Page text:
RetirementJobs.com Staff Writers
You can have your cake and eat it too when it comes to working in a retirement. In years past, Social Security laws discouraged older workers from staying on the job. But that’s no longer the case.
Nowadays, Uncle Sam Wants You… To Keep Working
Legislation passed in 2000 recognizes the value of older workers and actually provides incentives for baby boomers and seniors to remain in the workforce or take retirement jobs.
Those laws eliminated the earnings limits for anyone that has reached Social Security’s full retirement age (FRA), which currently ranges from age 65 to 67. Only those under full retirement age and already receiving Social Security Retirement Benefits are affected by the following (2010 thru 2011) limits:
|For People WHO ARE NOT Receiving Social Security Benefits:|
|If you’re…||You can earn up to this amount with no penalty:||If your retirement job pays more than that amount:|
|Any age||No limit||There is no impact on your benefits either now or in the future.|
|For People WHO ARE Receiving Social Security Benefits:|
|If you’re…||You can earn up to this amount with no penalty:||If your retirement job pays you more than that amount:|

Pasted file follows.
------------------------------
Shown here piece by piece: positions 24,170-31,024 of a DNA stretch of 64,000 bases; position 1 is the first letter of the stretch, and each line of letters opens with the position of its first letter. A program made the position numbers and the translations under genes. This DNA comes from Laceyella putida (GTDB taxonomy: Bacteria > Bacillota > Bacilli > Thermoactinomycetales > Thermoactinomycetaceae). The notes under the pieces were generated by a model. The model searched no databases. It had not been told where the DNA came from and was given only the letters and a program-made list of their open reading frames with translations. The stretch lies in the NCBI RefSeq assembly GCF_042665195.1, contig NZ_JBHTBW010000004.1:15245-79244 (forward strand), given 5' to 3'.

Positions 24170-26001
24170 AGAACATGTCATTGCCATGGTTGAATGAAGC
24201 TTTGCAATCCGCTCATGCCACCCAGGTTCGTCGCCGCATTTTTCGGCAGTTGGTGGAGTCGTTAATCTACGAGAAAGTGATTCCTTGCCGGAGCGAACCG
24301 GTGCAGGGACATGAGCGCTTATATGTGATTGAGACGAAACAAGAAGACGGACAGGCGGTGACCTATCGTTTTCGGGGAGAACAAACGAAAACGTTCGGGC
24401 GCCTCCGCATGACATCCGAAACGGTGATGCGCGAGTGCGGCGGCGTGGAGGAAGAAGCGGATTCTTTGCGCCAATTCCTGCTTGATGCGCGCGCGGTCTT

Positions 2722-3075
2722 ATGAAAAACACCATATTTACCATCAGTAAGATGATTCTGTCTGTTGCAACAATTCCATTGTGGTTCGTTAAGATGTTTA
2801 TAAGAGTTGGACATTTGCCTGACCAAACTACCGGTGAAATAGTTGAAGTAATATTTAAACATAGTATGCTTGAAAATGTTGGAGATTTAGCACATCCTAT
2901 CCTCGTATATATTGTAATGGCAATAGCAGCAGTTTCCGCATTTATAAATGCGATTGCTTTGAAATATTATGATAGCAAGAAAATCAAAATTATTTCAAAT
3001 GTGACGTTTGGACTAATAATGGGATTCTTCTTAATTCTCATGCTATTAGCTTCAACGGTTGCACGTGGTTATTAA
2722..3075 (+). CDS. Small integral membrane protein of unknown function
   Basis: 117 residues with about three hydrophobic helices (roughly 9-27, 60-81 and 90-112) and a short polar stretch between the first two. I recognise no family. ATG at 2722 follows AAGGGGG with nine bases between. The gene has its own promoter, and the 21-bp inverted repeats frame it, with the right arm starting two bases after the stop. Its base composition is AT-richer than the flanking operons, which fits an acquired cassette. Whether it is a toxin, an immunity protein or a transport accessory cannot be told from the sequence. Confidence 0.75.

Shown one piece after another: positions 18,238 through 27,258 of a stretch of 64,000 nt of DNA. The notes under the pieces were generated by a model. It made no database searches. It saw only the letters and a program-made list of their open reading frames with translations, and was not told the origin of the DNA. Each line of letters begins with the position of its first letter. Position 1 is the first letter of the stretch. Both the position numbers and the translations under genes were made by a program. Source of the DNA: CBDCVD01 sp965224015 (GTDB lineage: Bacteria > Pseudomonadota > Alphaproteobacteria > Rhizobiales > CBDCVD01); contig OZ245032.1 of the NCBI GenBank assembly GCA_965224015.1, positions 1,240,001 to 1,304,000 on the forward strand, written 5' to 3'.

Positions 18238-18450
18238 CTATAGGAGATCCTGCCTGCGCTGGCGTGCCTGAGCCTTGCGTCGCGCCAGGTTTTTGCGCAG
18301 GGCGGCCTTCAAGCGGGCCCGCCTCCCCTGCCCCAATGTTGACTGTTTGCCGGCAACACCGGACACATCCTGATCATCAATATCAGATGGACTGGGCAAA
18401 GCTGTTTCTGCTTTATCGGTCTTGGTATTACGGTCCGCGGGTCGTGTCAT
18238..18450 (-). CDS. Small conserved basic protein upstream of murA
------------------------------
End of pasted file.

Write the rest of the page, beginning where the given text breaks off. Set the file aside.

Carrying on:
|Under full retirement age (62-65)||$14,160||Your benefits are reduced by $1 for every $2 earned over the limit. For example, if your retirement job pays $15,000 a year and your Social Security payout is $12,000 a year, that payout would fall by $720 (about 6%) to $11,280.|
|Reaching full retirement age this year (65-67)||$37,680||Your benefits are reduced by $1 for every $3 earned over the limit. For example, if you earn $40,000 a year and your Social Security payout is $13,000 a year, that payout would fall by $1,293 (about 10%) to $11,707.|
|Over full retirement age
||No limit||No impact|
What's Your Full Retirement Age?
Social Security establishes the age at which workers and their families may begin receiving retirement benefits. If you were born before 1938, this is set at age 65. If you were born between 1938 and 1954, the full retirement age increases progressively from 65 up to 66. If your birth year is 1955 or later, your full retirement age increases progressively up to 67. Age 67 is currently the oldest full retirement age though this could increase in the future.
When Should You Begin Drawing Social Security?
You may begin taking Social Security retirement benefits at age 62. But keep in mind, if you begin before reaching your full retirement age (FRA), the monthly benefits are paid at a permanently reduced amount (up to 20 to 25% less) to reflect receiving benefits for more years. Consider these scenarios: